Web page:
The Real Reason People are Anti-Hunting

Jan 3, 2012 by

The furore that erupted over “that” photo of Rachel Allen today, prompted me to put forward my theory about the real reason people are anti-hunting and field sports.  I should say firstly that I hunted with the Meath Hunt for a good number of years as did both my children from quite an early age.  During that time I was able to observe the type of people who hunt in this country and the type of people who are vociferous in their opposition.  I have overheard some of the “antis” comments while they were demonstrating against the hunt and the vast majority were more against their perceived bias of the participants than any real empathy for the fox.

The people who hunted were from every walk of life – farmers, professionals, titled and manual workers.  Everyone who hunted had both a love of, and respect for the countryside.  Most were into hunting for the joy and freedom of galloping through fields and the excitement of clearing huge ditches, drains, stone walls, gates and barbed wire.  The feeling of being at one with your horse as he shivers in anticipation when the hunting horn is sounded.  I always remember my daughter’s pony used to get so excited when we arrived at a hunt he was often in a sweat before he even got out of the horse box.  Every horse loves hunting with a passion.  I only ever “saw” one fox caught in all the years I hunted and I didn’t even witness the actual killing as the hounds caught him in gorse bushes.  In contrast I have seen hundreds of foxes killed on the roads.  I have seen foxes lead hounds on a right merry dance as one sauntered up one side of a ditch with the hounds in full cry on the other side hunting in the wrong direction.

The anti-hunt lobby have been vocal at their perceived cruelty of hunting.  However the fox is classified as vermin and therefore the population must be controlled.  The fox is a natural predator as are the dogs that chase him.  The people who hunt are not a rabid, bloodthirsty mob.  I never met one person who expressed a wish to see any fox killed while on a hunt.  The only sentiment ever expressed was that we got a good chase which led us over decent country (by country they meant good jumping).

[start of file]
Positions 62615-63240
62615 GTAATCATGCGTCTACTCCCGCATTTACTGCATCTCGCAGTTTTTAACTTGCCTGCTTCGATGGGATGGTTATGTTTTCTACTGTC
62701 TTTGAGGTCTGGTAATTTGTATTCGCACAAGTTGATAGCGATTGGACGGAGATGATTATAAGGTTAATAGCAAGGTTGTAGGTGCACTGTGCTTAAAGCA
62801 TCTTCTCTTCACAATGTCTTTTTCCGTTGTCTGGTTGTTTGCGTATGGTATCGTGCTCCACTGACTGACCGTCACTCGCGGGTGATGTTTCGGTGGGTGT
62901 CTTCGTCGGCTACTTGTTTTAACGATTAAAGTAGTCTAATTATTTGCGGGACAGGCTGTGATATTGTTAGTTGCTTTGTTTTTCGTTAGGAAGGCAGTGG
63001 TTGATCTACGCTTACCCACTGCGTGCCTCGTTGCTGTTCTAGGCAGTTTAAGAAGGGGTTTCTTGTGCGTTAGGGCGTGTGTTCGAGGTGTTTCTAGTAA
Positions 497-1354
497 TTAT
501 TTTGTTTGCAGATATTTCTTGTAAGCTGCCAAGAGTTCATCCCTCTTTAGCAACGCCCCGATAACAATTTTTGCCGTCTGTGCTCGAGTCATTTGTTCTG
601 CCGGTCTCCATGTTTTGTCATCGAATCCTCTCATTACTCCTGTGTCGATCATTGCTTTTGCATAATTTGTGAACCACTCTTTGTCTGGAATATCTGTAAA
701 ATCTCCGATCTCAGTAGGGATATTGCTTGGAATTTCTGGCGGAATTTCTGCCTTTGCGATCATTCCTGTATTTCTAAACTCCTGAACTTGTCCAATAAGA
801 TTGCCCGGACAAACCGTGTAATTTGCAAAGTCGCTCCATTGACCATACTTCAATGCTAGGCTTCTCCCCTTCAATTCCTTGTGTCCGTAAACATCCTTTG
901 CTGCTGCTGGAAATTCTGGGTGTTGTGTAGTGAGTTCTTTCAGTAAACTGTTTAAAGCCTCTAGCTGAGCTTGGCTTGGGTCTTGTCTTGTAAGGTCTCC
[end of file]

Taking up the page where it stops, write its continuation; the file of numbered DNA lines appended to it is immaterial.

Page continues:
The hunt members are very far removed from the idle-rich landed gentry with their nose-in-the-air.  They are, for the most part decent, hard-working people who love horses and animal and outdoor pursuits.  They are considerate of road users, land owners and each other.

I have always wondered why the anti-hunt lobby don’t turn their energy into doing some good for animal welfare and employ their energies against intensive, factory-farming which inflicts real cruelty on animals.  Intensively farmed animals in this country have probably the worst life imaginable.  Instead they concentrate their energy on an animal that has for the most part a natural, wild life and against the people they perceive to be something that they are not.

                  Myself and my daughter hunting St. Stephen’s Day, Kells, 1999

Fox Hunting   Meath Hunt  Rachel Allen  Anti Hunt Lobby  Fox and Hound

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